This is highly problematic for America because the vast majority of users of American Internet services are rest-of-world, and roughly half of America’s Internet companies’ profits come from rest-of-world.
Exacerbating this real and perceived Internet economic imbalance, has been the aggressive and effective avoidance of paying hardly any sovereign taxes on the high profits American Internet companies have earned outside of the U.S.
On privacy and data protection, American companies, led by Google and Facebook, have aggressively pushed the rest-of-world to acquiesce to their insatiable appetite for private information on their citizens, and to store that private data outside of their sovereign control in American data centers.
On intellectual property, some American Internet companies’ open disrespect for copyrights and patents have seriously undermined America’s moral case for generating indignation against China’s continuous, massive, and systematic theft of American intellectual property and trade secrets.
So how is the de-Americanization of the Internet manifesting itself?
For national reasons, China, Russia and South Korea have long fostered their own sovereign domestic industries for search, online advertising, and ecommerce.
Increasingly countries are requiring Google, Facebook, and Twitter, to route their traffic through the sovereign country’s domain extension, not their American dot.com addresses. That enables better sovereign control of that traffic and facilitates enforcement of their sovereign laws.
Last December in Dubai, the U.N.’s ITU overwhelming out-voted America’s free and open Internet governance position. That lop-sided vote presages a new long-term consensus to give the rest-of-world much more say going forward in how the Internet is operated and regulated.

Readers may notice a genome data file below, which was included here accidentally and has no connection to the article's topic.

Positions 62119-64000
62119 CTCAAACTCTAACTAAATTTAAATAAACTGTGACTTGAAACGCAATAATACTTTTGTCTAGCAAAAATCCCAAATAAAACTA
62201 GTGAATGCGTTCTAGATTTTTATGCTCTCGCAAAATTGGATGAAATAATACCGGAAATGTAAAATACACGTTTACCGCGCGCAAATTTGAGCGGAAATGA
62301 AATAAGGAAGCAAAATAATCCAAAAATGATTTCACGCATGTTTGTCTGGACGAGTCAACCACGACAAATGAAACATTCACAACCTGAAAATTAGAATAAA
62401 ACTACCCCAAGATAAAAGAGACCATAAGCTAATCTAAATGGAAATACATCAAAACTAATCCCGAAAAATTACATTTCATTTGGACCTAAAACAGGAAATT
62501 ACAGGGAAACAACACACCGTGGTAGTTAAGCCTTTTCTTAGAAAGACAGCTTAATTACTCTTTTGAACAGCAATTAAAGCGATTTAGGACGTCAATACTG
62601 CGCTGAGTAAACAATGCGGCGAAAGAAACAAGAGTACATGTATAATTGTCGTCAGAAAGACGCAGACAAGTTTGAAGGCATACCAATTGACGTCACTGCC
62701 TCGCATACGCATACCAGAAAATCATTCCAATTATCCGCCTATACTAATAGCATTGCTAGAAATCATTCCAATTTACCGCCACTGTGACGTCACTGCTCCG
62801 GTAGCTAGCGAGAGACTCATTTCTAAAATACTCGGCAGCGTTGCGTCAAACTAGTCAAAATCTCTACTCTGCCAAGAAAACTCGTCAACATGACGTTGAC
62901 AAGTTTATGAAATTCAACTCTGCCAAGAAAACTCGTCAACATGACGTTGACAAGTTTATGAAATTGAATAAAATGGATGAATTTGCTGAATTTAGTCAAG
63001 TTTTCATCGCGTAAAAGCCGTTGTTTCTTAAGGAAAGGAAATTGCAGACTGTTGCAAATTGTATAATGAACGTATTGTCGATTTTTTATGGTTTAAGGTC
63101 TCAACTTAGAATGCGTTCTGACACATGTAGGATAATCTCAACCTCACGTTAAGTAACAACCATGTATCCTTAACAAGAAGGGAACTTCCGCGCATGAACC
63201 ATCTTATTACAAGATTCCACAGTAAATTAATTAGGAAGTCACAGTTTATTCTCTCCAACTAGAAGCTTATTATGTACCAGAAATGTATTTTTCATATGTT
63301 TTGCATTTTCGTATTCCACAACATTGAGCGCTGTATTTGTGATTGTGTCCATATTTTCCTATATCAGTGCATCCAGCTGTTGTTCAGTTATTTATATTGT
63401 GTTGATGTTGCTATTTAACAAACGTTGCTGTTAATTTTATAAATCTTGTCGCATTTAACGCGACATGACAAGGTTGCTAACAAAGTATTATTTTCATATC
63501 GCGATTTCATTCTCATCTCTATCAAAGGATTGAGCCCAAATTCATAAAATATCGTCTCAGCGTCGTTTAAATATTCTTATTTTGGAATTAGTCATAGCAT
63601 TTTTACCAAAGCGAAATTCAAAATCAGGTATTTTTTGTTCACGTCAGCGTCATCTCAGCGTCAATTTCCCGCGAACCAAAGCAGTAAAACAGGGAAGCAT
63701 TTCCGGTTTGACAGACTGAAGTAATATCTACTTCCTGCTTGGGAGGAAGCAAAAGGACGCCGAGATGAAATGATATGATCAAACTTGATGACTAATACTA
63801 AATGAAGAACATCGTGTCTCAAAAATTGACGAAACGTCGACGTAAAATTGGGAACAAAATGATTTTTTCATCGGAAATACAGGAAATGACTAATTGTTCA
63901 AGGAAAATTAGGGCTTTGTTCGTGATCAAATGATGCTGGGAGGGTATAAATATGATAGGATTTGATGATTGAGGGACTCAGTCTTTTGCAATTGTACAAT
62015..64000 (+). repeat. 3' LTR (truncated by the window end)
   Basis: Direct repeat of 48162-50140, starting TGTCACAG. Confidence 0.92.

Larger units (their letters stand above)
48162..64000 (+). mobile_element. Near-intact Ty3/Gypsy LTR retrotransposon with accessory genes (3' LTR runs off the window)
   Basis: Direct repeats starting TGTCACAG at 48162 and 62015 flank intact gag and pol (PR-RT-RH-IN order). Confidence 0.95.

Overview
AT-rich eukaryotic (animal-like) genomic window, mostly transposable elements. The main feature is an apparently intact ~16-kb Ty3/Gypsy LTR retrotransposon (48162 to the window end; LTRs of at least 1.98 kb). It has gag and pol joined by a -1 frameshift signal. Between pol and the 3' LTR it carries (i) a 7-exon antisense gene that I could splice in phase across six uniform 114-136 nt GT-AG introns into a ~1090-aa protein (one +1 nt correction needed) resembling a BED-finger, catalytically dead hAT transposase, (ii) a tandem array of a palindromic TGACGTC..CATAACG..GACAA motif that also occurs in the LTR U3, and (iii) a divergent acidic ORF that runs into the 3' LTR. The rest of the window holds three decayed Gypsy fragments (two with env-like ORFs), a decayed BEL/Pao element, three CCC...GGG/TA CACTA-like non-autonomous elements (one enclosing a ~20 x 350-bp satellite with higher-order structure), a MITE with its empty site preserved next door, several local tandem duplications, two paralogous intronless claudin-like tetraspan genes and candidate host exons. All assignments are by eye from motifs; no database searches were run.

Interestingly, that seminal ITU vote was orchestrated by China, Russia and the Arab states. So it should be no surprise that ICANN, the U.S.-created overseer of Internet top level domains, just built into the Internet new language character sets for Chinese, Russian and Arabic.
These and other coming language character sets will accelerate the de-Americanization of the America’s dot.com Internet to more sovereign-controlled, native language, sub-Internets.
Maybe the biggest precursor of increased Internet de-Americanization was a recent public statement to accelerate globalization of Internet governance, which all major Internet organizations endorsed.
In addition to ICANN, the groups effectively calling for the de-Americanization of the Internet included: the Internet Society; the World Wide Web Consortium; the Internet Engineering Task Force; and the Internet Architecture Board.
Sovereign groups and nations are piling on too.